56. Span lifecycle

You can do the following operations on the Span by means of brave.Tracer:

[Tip]Tip

Spring Cloud Sleuth creates an instance of Tracer for you. In order to use it, you can autowire it.

56.1 Creating and finishing spans

You can manually create spans by using the Tracer, as shown in the following example:

// Start a span. If there was a span present in this thread it will become
// the `newSpan`'s parent.
Span newSpan = this.tracer.nextSpan().name("calculateTax");
try (Tracer.SpanInScope ws = this.tracer.withSpanInScope(newSpan.start())) {
	// ...
	// You can tag a span
	newSpan.tag("taxValue", taxValue);
	// ...
	// You can log an event on a span
	newSpan.annotate("taxCalculated");
} finally {
	// Once done remember to finish the span. This will allow collecting
	// the span to send it to Zipkin
	newSpan.finish();
}

In the preceding example, we could see how to create a new instance of the span. If there is already a span in this thread, it becomes the parent of the new span.

[Important]Important

Always clean after you create a span. Also, always finish any span that you want to send to Zipkin.

[Important]Important

If your span contains a name greater than 50 chars, that name is truncated to 50 chars. Your names have to be explicit and concrete. Big names lead to latency issues and sometimes even exceptions.

56.2 Continuing Spans

Sometimes, you do not want to create a new span but you want to continue one. An example of such a situation might be as follows:

  • AOP: If there was already a span created before an aspect was reached, you might not want to create a new span.
  • Hystrix: Executing a Hystrix command is most likely a logical part of the current processing. It is in fact merely a technical implementation detail that you would not necessarily want to reflect in tracing as a separate being.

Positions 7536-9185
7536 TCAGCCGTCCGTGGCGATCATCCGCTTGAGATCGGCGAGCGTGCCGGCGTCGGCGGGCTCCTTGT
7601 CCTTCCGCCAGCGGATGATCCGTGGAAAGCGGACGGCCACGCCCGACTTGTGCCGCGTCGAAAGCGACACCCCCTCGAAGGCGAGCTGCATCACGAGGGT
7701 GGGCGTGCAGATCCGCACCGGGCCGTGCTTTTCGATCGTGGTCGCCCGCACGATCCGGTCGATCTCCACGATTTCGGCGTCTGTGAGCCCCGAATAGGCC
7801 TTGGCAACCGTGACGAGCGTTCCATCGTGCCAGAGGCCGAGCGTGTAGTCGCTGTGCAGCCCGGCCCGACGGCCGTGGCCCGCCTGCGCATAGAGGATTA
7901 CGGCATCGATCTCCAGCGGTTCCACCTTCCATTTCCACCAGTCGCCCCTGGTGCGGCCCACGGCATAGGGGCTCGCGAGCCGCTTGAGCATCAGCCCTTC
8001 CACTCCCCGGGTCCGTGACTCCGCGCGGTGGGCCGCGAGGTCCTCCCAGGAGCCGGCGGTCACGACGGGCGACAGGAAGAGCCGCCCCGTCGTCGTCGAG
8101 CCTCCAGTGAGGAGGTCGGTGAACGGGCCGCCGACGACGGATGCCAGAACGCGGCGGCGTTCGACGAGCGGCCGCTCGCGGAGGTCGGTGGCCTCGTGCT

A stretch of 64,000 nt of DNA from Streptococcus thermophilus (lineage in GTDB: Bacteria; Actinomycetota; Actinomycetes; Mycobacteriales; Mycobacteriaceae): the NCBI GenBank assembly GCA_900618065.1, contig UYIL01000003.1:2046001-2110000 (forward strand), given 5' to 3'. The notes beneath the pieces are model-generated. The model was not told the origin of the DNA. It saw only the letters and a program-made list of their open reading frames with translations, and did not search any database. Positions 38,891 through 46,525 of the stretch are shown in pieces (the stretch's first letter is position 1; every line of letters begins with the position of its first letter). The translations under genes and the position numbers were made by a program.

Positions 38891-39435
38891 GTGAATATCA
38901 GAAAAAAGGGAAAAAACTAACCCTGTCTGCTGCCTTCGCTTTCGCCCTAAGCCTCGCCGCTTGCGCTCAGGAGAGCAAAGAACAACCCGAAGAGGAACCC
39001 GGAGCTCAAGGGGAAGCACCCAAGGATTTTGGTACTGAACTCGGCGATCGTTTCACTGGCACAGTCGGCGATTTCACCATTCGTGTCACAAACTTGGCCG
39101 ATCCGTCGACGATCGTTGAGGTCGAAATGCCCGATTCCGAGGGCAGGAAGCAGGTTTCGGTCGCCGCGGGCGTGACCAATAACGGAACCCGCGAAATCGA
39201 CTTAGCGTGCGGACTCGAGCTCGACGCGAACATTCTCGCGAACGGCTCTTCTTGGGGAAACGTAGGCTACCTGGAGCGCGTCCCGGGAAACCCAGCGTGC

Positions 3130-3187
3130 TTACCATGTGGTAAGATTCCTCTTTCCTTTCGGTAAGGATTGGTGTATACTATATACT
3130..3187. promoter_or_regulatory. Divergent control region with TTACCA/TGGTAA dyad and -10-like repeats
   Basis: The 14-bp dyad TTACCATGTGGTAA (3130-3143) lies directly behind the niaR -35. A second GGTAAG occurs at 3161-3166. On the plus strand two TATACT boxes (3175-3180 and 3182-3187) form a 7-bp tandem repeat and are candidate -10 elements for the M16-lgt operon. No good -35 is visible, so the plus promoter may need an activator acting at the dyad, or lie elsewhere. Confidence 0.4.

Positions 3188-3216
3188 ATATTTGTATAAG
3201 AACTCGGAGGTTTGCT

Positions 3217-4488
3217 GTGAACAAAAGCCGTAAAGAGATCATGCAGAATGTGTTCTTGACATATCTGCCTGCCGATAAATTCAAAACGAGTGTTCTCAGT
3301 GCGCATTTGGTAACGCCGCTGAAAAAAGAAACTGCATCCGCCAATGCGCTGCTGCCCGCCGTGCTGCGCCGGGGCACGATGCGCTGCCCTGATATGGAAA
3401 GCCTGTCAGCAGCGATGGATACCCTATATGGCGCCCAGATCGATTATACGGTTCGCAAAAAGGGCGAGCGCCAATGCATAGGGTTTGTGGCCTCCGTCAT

To continue a span, you can use brave.Tracer, as shown in the following example:

// let's assume that we're in a thread Y and we've received
// the `initialSpan` from thread X
Span continuedSpan = this.tracer.joinSpan(newSpan.context());
try {
	// ...
	// You can tag a span
	continuedSpan.tag("taxValue", taxValue);
	// ...
	// You can log an event on a span
	continuedSpan.annotate("taxCalculated");
} finally {
	// Once done remember to flush the span. That means that
	// it will get reported but the span itself is not yet finished
	continuedSpan.flush();
}

56.3 Creating a Span with an explicit Parent

You might want to start a new span and provide an explicit parent of that span. Assume that the parent of a span is in one thread and you want to start a new span in another thread. In Brave, whenever you call nextSpan(), it creates a span in reference to the span that is currently in scope. You can put the span in scope and then call nextSpan(), as shown in the following example:

// let's assume that we're in a thread Y and we've received
// the `initialSpan` from thread X. `initialSpan` will be the parent
// of the `newSpan`
Span newSpan = null;
try (Tracer.SpanInScope ws = this.tracer.withSpanInScope(initialSpan)) {
	newSpan = this.tracer.nextSpan().name("calculateCommission");
	// ...
	// You can tag a span
	newSpan.tag("commissionValue", commissionValue);
	// ...
	// You can log an event on a span
	newSpan.annotate("commissionCalculated");
} finally {
	// Once done remember to finish the span. This will allow collecting
	// the span to send it to Zipkin. The tags and events set on the
	// newSpan will not be present on the parent
	if (newSpan != null) {
		newSpan.finish();
	}
}
[Important]Important

After creating such a span, you must finish it. Otherwise it is not reported (for example, to Zipkin).